Failure is Possible

Failure is Possible http://tinyurl.com/6b8r5v
“Rich people don’t care [about high gas prices].” Bob Lutz’ statement– made during the launch of GM’s new SUV’s in August 2005– encapsulates
the automaker’s history of arrogance, ignorance and self-delusion. Then again, what else could GM’s Car Czar have said? Whether or not GM should have seen the gas crunch coming, the die was cast. Now, as gas prices crest $4 a gallon, as Delphi and GMAC teeter on the abyss, as GM’s stock price hits a historic low, GM’s slide into Chapter 11 is beginning to assume the mantle of inevitability. And why not? There is no Plan B.
Clearly, GM’s Plan A– make better SUVs and pickups– was a non-starter. Not to belabor the obvious, but soaring gas prices gored GM’s cash cow. Year-to-date, the General’s high-profit SUV and truck sales tumbled 22 percent. In April, GM’s truck sales fell by 27 percent. Sales of the once all-conquering Chevy TrailBlazer fell 73 percent. Despite the Chevy Silverado’s perch on America’s top ten list, despite their new CUVs, the company that made billions on high-profit light trucks is making billions no more.
A new charge of the light truck brigade is not a possibility. Even if U.S. gas prices suddenly descended to $3 a gallon, American consumers will continue to approach gas guzzlers with a ten-foot pole. It would take a good year of relatively low– or at least stable– gas prices to lure buyers back to… no. Actually not. Once backwards, twice shy. And if that doesn’t send the pickup and SUVs genres back to their original, pre-90’s market share, federal regulations and fashion will.
What GM needs right now– and for the foreseeable future– is six brands' worth of class-leading, fuel-efficient automobiles that will, at the very least, stop SUV refugees from jumping ship. That it ain’t got. Not now, and not a year from now.
Meanwhile, American new car sales in general, and The General’s share in specific, continue to crater. Cadillac, Chevrolet, Buick, GMC, Hummer, Pontiac, Saab and Saturn are ALL losing market share in an American new car market that shows no signs of recovery. Inventories are piling-up; every single GM light truck has more than 100 days supply. Despite the obvious light truck glut, GM’s outdated business model is forcing the company to restart truck and SUV production. As it does so, GM’s prospect for its unspecified “turnaround” move from bleak to non-existent.
Contrary to popular belief, foreign profits can’t staunch the arterial spray of red ink; the carmaker’s losses in the North American market are too deep and too broad. GM has assured the markets that it has adequate liquidity to weather the storm. On March 31, GM reported a $24b cash pile. That's $6b less than six months ago. No one knows how much that cash pile lives stateside. And given that GM’s accounts are [officially] unreliable, there’s no exact way of knowing what additional calls will be made on that cash. There will be many…
Delphi’s restructuring plan is, once again, in tatters. Given GM’s ongoing reliance on Delphi for parts, the chances are high that this sinkhole will claim even more of GM’s money. By the same token, an unknown number of GM suppliers have hit/are about to hit/will hit the wall. As the American Axle strike and Plastech bankruptcy prove, GM’s only as strong as its weakest supplier. When Chrysler goes down… It’s only a matter of time before other parts makers suck-up GM’s cash.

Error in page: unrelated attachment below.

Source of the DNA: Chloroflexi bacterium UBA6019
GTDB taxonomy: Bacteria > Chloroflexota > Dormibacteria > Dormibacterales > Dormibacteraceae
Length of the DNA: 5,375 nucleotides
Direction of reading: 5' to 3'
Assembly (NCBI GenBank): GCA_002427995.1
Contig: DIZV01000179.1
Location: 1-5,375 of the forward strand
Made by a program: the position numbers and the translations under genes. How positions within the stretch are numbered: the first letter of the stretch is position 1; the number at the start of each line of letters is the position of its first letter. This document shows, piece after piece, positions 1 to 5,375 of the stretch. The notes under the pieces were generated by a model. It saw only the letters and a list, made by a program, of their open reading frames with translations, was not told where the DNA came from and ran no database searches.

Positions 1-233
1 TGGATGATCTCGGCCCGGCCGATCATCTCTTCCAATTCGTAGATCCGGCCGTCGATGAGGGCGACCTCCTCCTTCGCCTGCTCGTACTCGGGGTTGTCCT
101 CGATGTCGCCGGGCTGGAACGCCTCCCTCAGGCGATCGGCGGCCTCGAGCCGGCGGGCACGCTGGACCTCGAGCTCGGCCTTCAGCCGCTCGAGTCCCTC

At the same time, GM’s part-owned ResCap mortgage unit needs $600m to stay afloat; co-owner Cerberus won’t be ponying-up the funds. If ResCap files, it could well take all of GMAC down with it. If GMAC files, GM won’t be far behind… The General will open its wallet to stave-off that eventuality.
In the midst of all this, the central question bedeviling RenCen has now become: what can we do to hold out until the U.S. market recovers? The obvious answer: nothing. There is nothing GM can do in the short to medium term to bank enough profits to save itself from Chapter 11. U.S. franchise laws and GM’s depleted financial reserves make it impossible for GM to do what needs doing: jettison excess dealers and dead brands (everything save Chevrolet and Cadillac) to trim itself down to a sustainable, indeed, profitable level.
Surely GM CEO Rick Wagoner knows this. Logic suggests that if Wagoner knew for certain that GM was condemned to file for Chapter 11, he would unfurl his golden parachute and float off to some exotic tax haven, leaving someone else to suffer the final ignominy. And surely presidential candidate Hillary Clinton knows that only a stroke of fate (so to speak) could propel her to the White House.
The truth is that GM’s refusal to admit the possibility of defeat doomed it from the start.
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Civis Romanus Sum

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Things are not as dire as this article suggests. I think it is wrong about Americans and SUVs. While the very large SUV market might be rapidly shrinking, the market for smaller SUVs and "crossover" vehicles appears strong. The high value of the Euro means that any profits from Europe are magnified when translated into dollars. GM still has a lot of "fat" that can be trimmed. When things get bad enough, the axe will fall. Finally, do you think the next US administration will let GM go belly up?
Articles like this are usually a good indicator of stocks you should buy. If I had any extra money to invest, I'd take a hard look at buying GM stock.
Ed

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You could be right about the stock, but that is very speculative....a long shot to be sure. And if GM should have to stage a strategic bankruptcy, your stock certificates don't even make good toilet paper.
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C. E. White wrote:

Granted that will probably always be a niche market for large trucks and SUVs but it will only be a small fraction of what it was. Crossovers and smaller SUVs will sell modestly well for a brief interval but even they will decline significantly as gas prices continue to increase at the "two steps forward and one back" rate of increase.